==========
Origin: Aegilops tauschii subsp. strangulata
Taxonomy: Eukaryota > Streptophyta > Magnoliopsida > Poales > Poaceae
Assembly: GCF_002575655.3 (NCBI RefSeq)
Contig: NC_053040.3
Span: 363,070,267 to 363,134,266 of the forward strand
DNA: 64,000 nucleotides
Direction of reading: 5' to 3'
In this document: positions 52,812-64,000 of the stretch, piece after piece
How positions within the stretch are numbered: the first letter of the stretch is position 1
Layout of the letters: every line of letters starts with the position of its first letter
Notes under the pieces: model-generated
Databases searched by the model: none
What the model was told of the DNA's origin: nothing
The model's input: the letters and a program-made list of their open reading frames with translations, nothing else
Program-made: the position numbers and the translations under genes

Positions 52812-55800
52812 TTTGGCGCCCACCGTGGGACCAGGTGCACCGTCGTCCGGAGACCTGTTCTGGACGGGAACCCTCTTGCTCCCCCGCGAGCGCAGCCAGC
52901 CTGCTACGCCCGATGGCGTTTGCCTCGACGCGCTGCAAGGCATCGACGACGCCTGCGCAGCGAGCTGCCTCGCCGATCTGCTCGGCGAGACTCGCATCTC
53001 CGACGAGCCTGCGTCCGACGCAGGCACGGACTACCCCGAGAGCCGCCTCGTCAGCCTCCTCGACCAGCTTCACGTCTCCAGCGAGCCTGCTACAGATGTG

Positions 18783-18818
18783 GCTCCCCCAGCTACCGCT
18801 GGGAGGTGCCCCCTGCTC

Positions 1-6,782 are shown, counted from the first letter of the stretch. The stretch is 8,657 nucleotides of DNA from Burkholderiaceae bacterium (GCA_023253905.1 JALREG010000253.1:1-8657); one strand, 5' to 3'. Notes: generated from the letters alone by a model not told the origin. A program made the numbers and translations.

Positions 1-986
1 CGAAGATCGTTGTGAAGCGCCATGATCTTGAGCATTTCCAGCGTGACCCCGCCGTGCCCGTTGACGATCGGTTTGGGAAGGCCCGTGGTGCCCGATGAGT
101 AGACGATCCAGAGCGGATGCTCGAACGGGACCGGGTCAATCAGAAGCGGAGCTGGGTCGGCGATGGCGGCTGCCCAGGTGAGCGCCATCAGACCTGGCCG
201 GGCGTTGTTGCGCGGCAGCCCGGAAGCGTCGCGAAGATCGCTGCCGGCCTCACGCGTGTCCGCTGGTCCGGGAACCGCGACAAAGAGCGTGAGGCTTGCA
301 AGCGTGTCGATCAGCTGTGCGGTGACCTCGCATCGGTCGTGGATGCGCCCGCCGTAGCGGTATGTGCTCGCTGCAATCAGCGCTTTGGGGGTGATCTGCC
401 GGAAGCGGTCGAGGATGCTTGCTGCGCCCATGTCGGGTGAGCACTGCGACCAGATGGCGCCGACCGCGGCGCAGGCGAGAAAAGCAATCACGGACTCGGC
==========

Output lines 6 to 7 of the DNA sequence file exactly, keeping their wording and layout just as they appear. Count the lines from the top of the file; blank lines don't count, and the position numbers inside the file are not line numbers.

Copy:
DNA: 64,000 nucleotides
Direction of reading: 5' to 3'